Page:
TV tacks in new direction

World Report: Spain

Over the 2010-11 season, Spain’s entry into original series production has been one of the biggest steps forward for local TV in a decade.

For starters, Paybox Canal Plus plowed into quality TV fiction production with two skeins: David Trueba’s black comedy series “Que fue de Jorge Sanz?” and Jorge Sanchez Cabezudo’s withering social portrait of modern Spain, “Crematorium.”

Turner’s TNT bowed Mariano Barroso’s edgy series “Todas las mujeres” last October. And since June, TNT has been airing “Adult Swim Made in Spain.”

Fox Intl. Channels Spain co-produced “Mentes en Shock” with Fox Latin America, a Spanish redo of U.S. drama “Mental,” which launched in April.

Such moves have raised the bar for local fiction series. They’ve been enthusiastically received by Spanish reviewers, who praised the creative freedoms of new pay TV productions in marked contrast to the often-cautious productions of Spanish free-to-air market.

Compared to the rest of Western Europe, Spanish pay TV has a limited impact, given its low 30% penetration, yet the new skeins surpassed channel expectations, reinforcing brand identity.

Operating in Spain since 1990, Canal Plus has traditionally driven subs via its movie and soccer offerings. Now it’s exploring new territory.

“It’s very important to maintain a long-term production strategy for this to make sense,” says Canal Plus director Miguel Salvat. “It’s absolutely necessary for the future of our brand.”

A rare-for-Spain, nearly half-hour six-seg comedy, “Que fue” pictures real-life Spanish thesp Jorge Sanz’s pathetic attempts to reboot a supposedly flagging career, aided by his unflaggingly optimistic tyro agent. Each episode is a litany of disappointments.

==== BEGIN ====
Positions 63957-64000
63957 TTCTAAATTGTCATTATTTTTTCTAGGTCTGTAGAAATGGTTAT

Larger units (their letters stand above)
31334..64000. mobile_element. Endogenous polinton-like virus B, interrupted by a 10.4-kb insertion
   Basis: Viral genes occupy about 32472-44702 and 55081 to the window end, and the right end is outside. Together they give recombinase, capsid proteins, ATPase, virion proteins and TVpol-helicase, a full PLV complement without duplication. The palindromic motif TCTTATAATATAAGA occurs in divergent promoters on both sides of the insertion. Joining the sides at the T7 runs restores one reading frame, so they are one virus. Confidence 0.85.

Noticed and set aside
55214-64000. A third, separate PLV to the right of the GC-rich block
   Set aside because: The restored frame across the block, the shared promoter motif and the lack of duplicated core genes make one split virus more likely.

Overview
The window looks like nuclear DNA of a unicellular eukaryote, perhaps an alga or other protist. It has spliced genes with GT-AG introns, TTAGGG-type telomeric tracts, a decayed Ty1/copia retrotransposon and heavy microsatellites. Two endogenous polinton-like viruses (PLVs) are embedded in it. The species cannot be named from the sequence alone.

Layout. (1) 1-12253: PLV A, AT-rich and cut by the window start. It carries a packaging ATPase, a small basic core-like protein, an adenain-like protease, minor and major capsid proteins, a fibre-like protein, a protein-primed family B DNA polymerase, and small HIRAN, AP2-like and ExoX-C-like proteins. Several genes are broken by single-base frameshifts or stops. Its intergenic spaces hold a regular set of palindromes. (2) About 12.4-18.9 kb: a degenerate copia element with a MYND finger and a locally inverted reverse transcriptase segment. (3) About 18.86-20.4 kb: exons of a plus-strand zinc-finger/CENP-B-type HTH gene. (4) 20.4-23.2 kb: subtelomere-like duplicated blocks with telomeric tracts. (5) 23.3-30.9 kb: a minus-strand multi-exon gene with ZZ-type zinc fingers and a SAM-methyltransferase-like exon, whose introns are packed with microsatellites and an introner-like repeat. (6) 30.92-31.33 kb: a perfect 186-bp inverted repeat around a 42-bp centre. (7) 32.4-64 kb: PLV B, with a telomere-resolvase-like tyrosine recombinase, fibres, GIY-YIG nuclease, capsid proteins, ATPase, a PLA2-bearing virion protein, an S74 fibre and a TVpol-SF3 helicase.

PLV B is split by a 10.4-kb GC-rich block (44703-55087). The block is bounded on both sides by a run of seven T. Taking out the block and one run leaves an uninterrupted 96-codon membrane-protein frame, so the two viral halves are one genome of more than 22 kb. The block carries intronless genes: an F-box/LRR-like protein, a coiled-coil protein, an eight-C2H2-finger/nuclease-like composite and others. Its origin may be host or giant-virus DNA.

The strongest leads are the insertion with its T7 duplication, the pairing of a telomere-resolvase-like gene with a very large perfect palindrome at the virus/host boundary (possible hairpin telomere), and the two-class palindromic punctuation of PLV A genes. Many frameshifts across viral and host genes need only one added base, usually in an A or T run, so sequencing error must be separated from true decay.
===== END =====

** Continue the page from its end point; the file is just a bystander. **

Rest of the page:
Treading a thin line between fiction and reality, “Que fue” was budgeted at around €100,000 ($144,000) per episode and shot with just one HD camera. “Canal Plus encouraged us to respect the original idea. The fact that the channel wanted to do something different was a large boost for us,” Trueba says.

Both “Que fue” and “Crematorium” illustrate a talent influx from cinema into TV production. Like Trueba and Barroso, Sanchez-Cabezudo made his name as a feature film director.

Set in the imaginary Mediterranean town of Misent, “Crematorium” tells the story of a property developer (Spanish actor Jose Sancho), who amasses a fortune by greasing local politicos’ palms.

Unlike previous Spanish TV series, “Crematorium” was shot almost totally on location, using two production units, and, further aiding its theatrical feel, a 4k digital image, capturing the Mediterranean’s colors and light.

It also treats some delicate issues — sex, corruption — with unusual candor.

“The series was produced respecting what the story needed, without conditioning factors,” says producer Fernando Bovaira, founder of Mod Prods. It cost around $720,000 per 50-minute episode — on the higher end for a Spanish drama.

HBO Latin America has acquired “Crematorium” for a 2012 broadcast slot on its premium TV service. Sold by Vicente Canales’s Barcelona-based sales company Film Factory Entertainment, the series has also been bought for Scandinavia by NonStop and Vapet in Czech Republic. Imagina/Televisa-controlled web LaSexta has taken Spanish free-to-air TV rights.

“The international market is proving an important way to recoup investment,” Bovaira says. “But going forward, we should explore new ways of collaborating on projects with European and Latin American broadcasters.”

Recoupment is one thing. Moving into fiction, many pay TV players are making a virtue out of necessity since Spain’s General Audiovisual Law, approved in 2010, obliges private-sector networks to invest at least 2% of their annual revenues in TV series, minis or docus.

Original series can also generate a greater empathy with local audience, which is what we’re looking for, says Pablo Vinuales, head of programming for Fox Intl. Channels Spain.

Co-production also allows Fox to access exclusive dramas, then sell the rights.

“In most cases, Spanish TV series have a great future in markets such as the Hispanic U.S. and Latin America, although some good ideas only have Spanish market potential,” says Turner Spain general manager Domingo Corral.

Teaming with Barcelona-based outfit El Terrat, TNT is producing sitcom “Zombies,” toplining Spanish TV showman Berto Romero. TNT also plans to produce a one-hour TV drama, Corral says.

“Local series productions will occupy a larger space in our schedule, but without sidelining extraordinary current U.S. fiction,” says Corral, while Bovaira notes that “Spain needs distinctive, innovative pay TV production, which is edgier than free-to-air TV production.” In producing it, Spain’s pay TV operators have made a promising start.

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